MINNEAPOLIS - The Suns are used to overcoming a disadvantage on the boards. They outrebound opponents about as often as Minnesota beats one.
But give up 22 offensive rebounds? Good luck climbing that mountain. The Suns had 26 rebounds all night as they watched the Timberwolves keep shooting until they got it right in a 117-107 loss that takes its place among the other unnecessary debacles against second-division teams this year.
Not only had Minnesota not won back-to-back games since last Valentine’s Day (Feb. 11-14), they had lost each game after a win this season by an average of 20 points — getting trounced by New Orleans (by 34) and Houston (by 31) in the last two attempts.
“They had (17) more shots than us thanks to offensive rebounds,” a disgusted Steve Nash said. “Al Jefferson (39 points, 15 rebounds) kind of gets his way down there and a number of other guys do as well. We just can’t keep them off the glass.
“We’re going to give up offensive rebounds. But we make it up in other ways … we can give up 10 … but you can’t give up 20. You have to play out of this world to overcome that.”
CENTER OF ATTENTION
Center Amaré Stoudemire again had little luck slowing down Jefferson, but he also didn’t get much help from double teams that were supposed to be helping out.
“They go to him every time,” said Stoudemire, who had 33 points of his own and missed only two of 16 shots. “We had different strategies on how to defend him, but we didn’t execute them.
“It’s all about consistency. Some nights we’re like the best team in the league and the other nights aren’t quite the same. We have to do it on an every-game basis. It’s such a tight race in the West, (losses like this) may bite us. We have to start now and create a lead where it won’t hurt us. For now, it definitely hurts losing twice to the Timberwolves.”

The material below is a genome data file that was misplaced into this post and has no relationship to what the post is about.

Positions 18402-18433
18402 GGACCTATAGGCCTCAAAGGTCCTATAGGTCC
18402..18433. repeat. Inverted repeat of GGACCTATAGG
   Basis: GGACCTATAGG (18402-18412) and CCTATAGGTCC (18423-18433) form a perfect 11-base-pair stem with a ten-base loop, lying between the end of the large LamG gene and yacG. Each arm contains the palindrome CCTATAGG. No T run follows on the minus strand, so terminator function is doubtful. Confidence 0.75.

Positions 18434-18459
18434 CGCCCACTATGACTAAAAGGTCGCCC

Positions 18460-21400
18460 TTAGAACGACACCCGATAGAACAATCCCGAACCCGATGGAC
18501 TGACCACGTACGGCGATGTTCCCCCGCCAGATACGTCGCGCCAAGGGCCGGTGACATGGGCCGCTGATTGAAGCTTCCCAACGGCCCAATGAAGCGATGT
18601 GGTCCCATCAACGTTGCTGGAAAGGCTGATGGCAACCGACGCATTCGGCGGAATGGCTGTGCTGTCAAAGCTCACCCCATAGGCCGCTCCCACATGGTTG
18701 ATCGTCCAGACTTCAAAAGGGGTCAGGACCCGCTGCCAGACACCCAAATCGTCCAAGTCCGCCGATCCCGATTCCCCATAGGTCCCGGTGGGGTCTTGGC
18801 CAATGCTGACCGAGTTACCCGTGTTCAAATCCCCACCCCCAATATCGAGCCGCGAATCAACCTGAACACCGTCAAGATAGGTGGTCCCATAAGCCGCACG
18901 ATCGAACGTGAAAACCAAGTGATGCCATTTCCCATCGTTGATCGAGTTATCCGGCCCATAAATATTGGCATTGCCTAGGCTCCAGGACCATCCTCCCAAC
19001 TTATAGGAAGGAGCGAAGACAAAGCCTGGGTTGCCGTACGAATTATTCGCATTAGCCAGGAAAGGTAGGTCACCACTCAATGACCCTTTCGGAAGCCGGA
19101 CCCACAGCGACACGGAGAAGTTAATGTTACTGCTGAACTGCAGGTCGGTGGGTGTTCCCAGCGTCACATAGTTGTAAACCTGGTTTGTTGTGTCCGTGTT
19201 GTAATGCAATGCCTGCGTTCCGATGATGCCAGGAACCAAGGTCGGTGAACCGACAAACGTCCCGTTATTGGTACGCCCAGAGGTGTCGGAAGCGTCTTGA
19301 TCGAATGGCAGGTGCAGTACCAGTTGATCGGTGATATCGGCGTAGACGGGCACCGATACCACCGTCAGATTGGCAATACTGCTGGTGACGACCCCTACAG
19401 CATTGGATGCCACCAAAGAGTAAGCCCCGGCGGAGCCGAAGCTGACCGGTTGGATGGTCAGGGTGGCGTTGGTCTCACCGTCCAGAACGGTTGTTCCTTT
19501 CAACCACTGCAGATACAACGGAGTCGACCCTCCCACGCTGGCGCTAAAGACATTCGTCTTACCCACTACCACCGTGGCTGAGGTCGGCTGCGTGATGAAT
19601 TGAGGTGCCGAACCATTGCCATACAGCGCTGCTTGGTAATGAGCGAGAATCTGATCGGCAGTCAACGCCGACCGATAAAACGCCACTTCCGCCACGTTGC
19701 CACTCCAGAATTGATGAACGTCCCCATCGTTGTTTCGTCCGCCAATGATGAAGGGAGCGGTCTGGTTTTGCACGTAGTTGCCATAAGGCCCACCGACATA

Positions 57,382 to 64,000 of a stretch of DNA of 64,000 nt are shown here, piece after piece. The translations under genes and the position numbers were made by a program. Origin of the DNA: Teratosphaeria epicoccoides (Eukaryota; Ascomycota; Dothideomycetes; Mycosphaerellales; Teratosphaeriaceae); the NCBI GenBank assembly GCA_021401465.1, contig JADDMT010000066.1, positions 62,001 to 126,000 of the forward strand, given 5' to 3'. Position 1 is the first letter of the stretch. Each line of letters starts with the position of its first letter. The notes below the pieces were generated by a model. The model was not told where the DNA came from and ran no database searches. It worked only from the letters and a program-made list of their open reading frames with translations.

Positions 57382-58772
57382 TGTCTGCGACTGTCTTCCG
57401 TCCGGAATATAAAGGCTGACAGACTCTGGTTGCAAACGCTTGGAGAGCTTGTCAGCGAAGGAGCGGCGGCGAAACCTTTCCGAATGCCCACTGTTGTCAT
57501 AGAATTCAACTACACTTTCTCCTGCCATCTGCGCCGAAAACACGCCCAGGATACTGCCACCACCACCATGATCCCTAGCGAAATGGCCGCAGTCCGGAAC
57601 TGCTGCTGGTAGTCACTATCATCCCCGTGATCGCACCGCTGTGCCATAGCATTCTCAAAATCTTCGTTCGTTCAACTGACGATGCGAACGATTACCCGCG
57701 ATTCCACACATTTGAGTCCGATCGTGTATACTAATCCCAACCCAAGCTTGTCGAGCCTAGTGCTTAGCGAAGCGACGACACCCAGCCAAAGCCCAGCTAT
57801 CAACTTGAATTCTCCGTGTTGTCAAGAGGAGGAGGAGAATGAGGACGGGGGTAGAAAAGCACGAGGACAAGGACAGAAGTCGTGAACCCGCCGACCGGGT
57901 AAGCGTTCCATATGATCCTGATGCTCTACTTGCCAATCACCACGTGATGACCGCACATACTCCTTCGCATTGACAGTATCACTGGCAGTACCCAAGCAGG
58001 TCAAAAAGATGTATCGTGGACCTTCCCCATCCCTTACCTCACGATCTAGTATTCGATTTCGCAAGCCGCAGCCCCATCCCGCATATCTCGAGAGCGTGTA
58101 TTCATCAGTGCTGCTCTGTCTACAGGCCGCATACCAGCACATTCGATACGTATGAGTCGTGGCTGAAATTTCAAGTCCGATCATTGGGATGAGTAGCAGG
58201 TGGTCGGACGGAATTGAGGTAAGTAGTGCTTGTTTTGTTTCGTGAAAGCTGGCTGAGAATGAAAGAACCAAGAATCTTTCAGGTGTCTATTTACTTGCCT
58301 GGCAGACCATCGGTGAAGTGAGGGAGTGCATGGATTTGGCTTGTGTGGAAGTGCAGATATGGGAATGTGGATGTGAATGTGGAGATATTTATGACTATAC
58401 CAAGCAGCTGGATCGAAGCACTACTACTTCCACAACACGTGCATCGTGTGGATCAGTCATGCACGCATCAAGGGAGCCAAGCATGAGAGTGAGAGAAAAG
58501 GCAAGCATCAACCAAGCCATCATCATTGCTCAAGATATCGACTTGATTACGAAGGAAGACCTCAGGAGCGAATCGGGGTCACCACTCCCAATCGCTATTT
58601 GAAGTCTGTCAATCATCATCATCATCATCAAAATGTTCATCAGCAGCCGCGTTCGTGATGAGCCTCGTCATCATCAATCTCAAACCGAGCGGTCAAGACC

Shawn Marion took only three shots and went more than three quarters without a single attempt, finishing with seven points in 33 minutes.
“That’s what happens. It wasn’t my night to get going,” Marion said. “I go out there and take what’s given to me, play defense, rebound … if I get a shot take it, if I don’t, don’t take it.”
Marion had three rebounds, one steal and was the target of one tirade by coach Mike D’Antoni late in the fourth quarter — when a double-team on Jefferson was again late after the Suns had cut a 21-point lead to 11 with five minutes left.
“That’s OK. I’m used to it,” Marion said.
HILL TAKES STEP FORWARD
Grant Hill is still feeling the loss of conditioning after losing two weeks to an appendectomy. He hit five of seven shots and managed 11 points in 22 minutes — although bodying up on defense is still painful and difficult.
“It’s getting there, but I hope it comes a little faster,” he said.
“I talked to Al Jefferson, and he had the same thing and he said that he came back in two weeks but it took him three to four weeks before he could really get back.
“He said the only reason he (came back early ) was because he was trying to get a (new) contract. If he had to do it over again, he would have taken a little longer.”
The Suns hit 11 3-pointers, the 10th straight game they have had at least nine. That’s the longest such streak in franchise history and the fifth-longest ever. Dallas has the longest streak, doing it 12 straight times (Feb. 25 to Mar. 15, 1996).
The annual Phoenix Suns Charities will host its 14th annual “Suns & Stars Gala” on March 14 at the Arizona Biltmore Resort and Spa. The event will include dinner, a silent auction and a special entertainment guest — previous performers have included musicians Earth, Wind and Fire and Seal and comedian Darryl Hammond. All the Suns players, coaches and staff and many legends will be on hand for the evening. For more information on sponsor tables or individual tickets, call the Suns at (602) 397-7767 or email firstname.lastname@example.org.